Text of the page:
Of course, that is all in my head and, as a writer, it is up to me to make it believable for my readers. But, as I said earlier, I won’t be able to satisfy everyone, no matter how hard I try. In a way, I think that it is especially difficult to do so with military science fiction. Why? Because everyone has his or her own view of the military and how it operates and how its members act and react. Those views are colored by their own experience with the military — and by which military they might have served in. But that is also true no matter what sort of genre fiction you write. There will almost always be at least one character or character’s profession that will strike a chord — good or bad — with a reader that will color the way they view the entire book.

I’ll admit I’m guilty of that. If I read a police procedural or legal thriller, I will be very vocal — at least in my own room — about how the details are wrong. Why? Because I’ve had some experience in both the law enforcement and legal fields. But I also try to remember that my experience isn’t within the parameters of the story I’m reading and I can usually hold my frustration in check — unless we’re talking something like The Client which went sailing against the wall before I was halfway through the book.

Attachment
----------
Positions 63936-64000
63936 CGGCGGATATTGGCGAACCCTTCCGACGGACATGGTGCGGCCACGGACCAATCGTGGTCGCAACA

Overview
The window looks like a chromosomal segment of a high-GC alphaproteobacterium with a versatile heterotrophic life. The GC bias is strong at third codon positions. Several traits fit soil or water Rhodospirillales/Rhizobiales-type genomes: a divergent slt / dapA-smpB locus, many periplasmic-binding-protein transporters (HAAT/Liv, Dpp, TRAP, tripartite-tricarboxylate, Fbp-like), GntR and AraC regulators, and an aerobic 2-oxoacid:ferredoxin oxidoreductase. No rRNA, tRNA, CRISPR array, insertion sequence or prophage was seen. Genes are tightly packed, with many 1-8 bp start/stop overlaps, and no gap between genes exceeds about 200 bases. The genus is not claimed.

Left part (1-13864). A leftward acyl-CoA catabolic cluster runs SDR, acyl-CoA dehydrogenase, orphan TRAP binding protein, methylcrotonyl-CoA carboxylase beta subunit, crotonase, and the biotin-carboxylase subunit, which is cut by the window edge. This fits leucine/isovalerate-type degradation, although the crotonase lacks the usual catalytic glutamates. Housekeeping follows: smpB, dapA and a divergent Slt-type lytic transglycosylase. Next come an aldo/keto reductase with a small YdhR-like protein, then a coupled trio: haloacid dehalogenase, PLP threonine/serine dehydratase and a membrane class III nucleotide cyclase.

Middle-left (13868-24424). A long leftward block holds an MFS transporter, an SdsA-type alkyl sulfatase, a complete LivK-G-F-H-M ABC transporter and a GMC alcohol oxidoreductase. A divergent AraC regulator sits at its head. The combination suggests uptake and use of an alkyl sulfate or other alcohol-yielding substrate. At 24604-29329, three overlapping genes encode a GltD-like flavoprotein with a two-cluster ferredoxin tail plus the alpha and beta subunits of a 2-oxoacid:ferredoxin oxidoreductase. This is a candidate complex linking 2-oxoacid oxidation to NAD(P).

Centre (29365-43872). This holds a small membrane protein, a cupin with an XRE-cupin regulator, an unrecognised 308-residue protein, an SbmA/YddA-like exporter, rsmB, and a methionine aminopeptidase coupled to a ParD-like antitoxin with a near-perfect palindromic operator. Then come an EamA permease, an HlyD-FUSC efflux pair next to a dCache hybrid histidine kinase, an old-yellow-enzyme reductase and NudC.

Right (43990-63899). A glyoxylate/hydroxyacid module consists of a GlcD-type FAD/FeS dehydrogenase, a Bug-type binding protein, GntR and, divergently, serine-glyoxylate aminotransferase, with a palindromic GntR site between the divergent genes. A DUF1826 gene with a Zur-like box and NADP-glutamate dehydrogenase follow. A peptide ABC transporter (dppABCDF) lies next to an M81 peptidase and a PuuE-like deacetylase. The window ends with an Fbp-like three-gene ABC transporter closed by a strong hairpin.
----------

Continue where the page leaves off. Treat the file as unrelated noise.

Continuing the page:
Anyway, back to the considerations I kept in mind while writing VfA — and which I think many writers do when writing military science fiction, especially if their lead character is female.

My next concern was to make my main character, Ashlyn Shaw, something other than a “man with boobs” without making her a wimp. She’s a damaged character and in a situation many of us might react to with upraised middle fingers. Some folks have criticized the book because she didn’t do just that. To me, she couldn’t because honor is a very strong part of her as is her sense of duty. However, running almost as deep is her need to find answers and get justice — or revenge and she’d really prefer revenge when the book opens — for what happened to her and her people prior to the opening of the book. That makes her dedicated and could have made her hard. Maybe it did. I don’t see her that way. But she is also a mother and daughter, worried about her family and those she cares about. I hope I made her into a believable character.